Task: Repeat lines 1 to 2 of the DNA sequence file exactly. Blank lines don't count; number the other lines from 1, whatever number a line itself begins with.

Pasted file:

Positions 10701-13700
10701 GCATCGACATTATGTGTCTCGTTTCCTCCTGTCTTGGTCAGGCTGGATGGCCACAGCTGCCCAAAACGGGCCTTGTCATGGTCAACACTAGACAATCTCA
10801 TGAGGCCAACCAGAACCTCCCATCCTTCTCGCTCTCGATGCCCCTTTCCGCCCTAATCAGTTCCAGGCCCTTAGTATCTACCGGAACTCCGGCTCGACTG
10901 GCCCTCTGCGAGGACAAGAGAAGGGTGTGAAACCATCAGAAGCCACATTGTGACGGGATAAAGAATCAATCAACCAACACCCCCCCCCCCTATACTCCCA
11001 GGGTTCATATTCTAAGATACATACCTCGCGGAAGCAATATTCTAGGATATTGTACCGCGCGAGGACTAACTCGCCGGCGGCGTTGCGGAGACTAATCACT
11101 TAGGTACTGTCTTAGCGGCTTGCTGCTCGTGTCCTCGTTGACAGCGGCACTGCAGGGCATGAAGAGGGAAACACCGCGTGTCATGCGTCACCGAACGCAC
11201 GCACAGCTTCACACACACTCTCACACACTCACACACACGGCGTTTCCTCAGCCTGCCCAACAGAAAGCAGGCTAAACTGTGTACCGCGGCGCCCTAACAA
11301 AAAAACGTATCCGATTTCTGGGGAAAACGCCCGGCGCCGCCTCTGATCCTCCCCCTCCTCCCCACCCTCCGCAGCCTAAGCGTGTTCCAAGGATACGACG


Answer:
Positions 10701-13700
10701 GCATCGACATTATGTGTCTCGTTTCCTCCTGTCTTGGTCAGGCTGGATGGCCACAGCTGCCCAAAACGGGCCTTGTCATGGTCAACACTAGACAATCTCA